Beef Industry

A fast-moving late winter wildfire burned acres of grassland and destroyed miles of fencing at the Kirk Ranch in Clark County, Kansas.
Bryan Thompson / for Harvest Public Media

Gena Kirk did not realize the largest wildfire in Kansas history was closing in on the Kirk Ranch on March 6 until she got a call from her brother-in-law. After realizing that her herd was in danger, she jumped into her pickup and sped up the hill where several of her cattle were grazing.

As she herded her cattle onto a green wheat field that would not burn as easily as nearby dry grassland, winds gusting to 60 miles an hour fanned the flames quickly in her direction.

File: Stephanie Paige Ogburn for Harvest Public Media

It started on March 17 with raids on meatpacking plants in Brazil, one of the world’s largest exporters of beef. Federal police carried out the sting, which left two of the country’s biggest beef companies standing accused of egregious food safety violations.

Student research technicians Brandon Stewart and Rob Fenton test samples as part of a study on E. coli.
Jack Williams / For Harvest Public Media

When the dangerous organism known as Shiga toxin-producing E. coli gets into the food system, it can be deadly. 

That’s why more than 50 researchers at 18 different institutions are hoping to find ways to identify and wipe-out the strain in beef, as part of a major USDA-sponsored study. The $25 million project began in 2012 and was recently extended for at least another year.


On a brisk and busy January morning at the Oklahoma National Stockyards, cattle arrive for auction in trailers pulled by pickup trucks — and leave in double-decker cars towed by semis.

A ranch foreman unloads a trailer of Red Angus to winter in a pasture near Alva, Okla.
Joe Wertz / StateImpact Oklahoma

A federal investigation has been launched into the alleged embezzlement of $2.6 million by an employee of an obscure state board that promotes the beef industry, money created by a mandatory government program funded by farmers and ranchers.

Expansion in the country’s beef cattle herd is bringing cheaper meat prices to the grocery store just in time for the summer grilling season, but those reduced prices might get some scrutiny on Capitol Hill.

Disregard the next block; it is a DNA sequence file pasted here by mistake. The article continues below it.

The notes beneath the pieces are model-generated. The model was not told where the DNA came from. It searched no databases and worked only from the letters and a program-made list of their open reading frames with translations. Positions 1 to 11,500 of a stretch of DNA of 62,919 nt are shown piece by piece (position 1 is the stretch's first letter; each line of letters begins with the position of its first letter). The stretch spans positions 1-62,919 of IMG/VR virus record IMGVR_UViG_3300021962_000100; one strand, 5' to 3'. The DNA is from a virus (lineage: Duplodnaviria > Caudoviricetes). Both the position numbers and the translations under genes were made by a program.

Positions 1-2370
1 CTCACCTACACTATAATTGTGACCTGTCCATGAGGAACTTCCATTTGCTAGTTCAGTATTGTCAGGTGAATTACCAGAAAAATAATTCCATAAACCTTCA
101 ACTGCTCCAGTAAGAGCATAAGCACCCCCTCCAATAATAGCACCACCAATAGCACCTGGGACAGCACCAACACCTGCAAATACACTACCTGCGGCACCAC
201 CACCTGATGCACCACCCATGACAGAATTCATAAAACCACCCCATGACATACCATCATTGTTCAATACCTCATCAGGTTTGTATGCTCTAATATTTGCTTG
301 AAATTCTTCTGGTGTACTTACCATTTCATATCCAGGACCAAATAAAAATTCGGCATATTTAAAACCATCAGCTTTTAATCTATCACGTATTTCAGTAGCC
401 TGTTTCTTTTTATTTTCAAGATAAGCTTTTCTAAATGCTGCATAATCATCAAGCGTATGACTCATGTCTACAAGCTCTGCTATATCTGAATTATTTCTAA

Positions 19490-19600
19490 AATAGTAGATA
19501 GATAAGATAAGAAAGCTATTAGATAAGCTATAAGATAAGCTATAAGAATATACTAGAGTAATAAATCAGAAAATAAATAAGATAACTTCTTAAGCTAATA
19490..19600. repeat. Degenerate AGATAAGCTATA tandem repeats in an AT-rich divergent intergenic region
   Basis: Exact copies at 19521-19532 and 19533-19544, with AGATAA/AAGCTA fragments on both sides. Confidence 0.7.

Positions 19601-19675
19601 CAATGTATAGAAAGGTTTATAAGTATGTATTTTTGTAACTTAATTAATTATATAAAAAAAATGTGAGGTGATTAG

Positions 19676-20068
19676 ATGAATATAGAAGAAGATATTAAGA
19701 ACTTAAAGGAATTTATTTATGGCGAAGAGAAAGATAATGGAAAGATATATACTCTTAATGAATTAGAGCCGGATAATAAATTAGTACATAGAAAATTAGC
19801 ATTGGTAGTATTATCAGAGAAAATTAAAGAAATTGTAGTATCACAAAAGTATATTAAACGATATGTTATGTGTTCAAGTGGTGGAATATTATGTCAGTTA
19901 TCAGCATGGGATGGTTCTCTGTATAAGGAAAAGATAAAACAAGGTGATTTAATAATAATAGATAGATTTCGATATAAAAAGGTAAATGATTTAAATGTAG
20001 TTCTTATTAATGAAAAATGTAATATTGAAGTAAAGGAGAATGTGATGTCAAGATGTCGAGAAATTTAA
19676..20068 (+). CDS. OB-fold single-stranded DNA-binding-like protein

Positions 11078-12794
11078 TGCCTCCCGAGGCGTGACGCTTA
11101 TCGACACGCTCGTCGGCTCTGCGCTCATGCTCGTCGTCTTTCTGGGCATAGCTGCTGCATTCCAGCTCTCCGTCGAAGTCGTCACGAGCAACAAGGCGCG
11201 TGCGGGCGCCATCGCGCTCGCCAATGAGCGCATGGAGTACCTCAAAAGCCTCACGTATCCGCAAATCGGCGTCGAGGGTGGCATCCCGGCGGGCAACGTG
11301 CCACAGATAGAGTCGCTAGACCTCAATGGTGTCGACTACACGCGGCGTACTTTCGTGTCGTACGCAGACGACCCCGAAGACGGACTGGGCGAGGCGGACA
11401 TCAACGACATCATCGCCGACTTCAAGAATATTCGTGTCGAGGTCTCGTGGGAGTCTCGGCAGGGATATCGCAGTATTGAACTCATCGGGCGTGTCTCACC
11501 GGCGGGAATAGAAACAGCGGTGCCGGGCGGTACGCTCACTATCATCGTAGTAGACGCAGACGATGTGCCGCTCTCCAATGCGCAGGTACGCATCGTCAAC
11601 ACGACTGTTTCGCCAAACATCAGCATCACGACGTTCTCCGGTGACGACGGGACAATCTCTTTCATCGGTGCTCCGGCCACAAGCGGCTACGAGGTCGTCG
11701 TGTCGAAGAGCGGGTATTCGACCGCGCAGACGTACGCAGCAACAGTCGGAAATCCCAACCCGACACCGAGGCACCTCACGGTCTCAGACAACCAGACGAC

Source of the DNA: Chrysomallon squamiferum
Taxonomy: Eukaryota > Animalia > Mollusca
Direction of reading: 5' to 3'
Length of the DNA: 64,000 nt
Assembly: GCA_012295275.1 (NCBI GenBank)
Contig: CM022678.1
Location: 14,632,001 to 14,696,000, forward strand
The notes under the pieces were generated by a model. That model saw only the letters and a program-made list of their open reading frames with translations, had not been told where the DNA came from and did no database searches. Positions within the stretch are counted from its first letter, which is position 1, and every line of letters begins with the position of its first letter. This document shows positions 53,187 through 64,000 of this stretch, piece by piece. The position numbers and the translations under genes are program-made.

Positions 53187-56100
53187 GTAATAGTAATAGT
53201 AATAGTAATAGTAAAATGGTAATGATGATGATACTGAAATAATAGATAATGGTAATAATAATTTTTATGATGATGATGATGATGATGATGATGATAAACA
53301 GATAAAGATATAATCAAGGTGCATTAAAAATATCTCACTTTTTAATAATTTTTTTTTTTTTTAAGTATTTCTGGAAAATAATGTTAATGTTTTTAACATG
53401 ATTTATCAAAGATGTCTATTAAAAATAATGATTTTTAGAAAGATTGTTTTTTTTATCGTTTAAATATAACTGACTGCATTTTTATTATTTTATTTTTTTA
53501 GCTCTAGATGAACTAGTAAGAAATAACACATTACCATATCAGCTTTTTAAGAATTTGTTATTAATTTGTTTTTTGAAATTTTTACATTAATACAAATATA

A slaughterhouse is a safer place to work than it used to be, but data gathered by federal regulators doesn’t capture all the risks faced by meat and poultry workers, according to a new government report.

We all learned it as kids: Old MacDonald has a farm and on that farm he has a cow that says “moo.” But why? Why do cows moo?

Whenever I’m out reporting in the field I can tell many ranchers have a powerful connection with their cattle – they can almost understand them. But researchers today are trying to figure out exactly what cows are saying.

I drove out to the beef research farm at the University of Missouri Columbia to meet cattle geneticist Jared Decker and ask him: What’s in a moo?

Missouri’s beef producers roundly rejected a proposal that would have forced them to pay an extra dollar for every head of cattle they sell.

Some in the beef industry wanted to add the fee to create what’s called a state beef checkoff – a fund meant to promote Missouri beef and beef research.

Nearly 75 percent of the beef producers that voted in a state referendum by mail rejected the proposal, according to the Missouri Department of Agriculture. In all, 6,568 valid ballots were returned, the department said.

On a cold windy morning, Kelly Nissen feeds the cows at the Iowa State University Beef Nutrition Farm north of Ames. Far from just tossing hay, he weighs out specific rations and carefully delivers them to numbered feed bunks.

“When you’re feeding, you’re always double-checking yourself to make sure it’s going in the right lot,” Nissen says.

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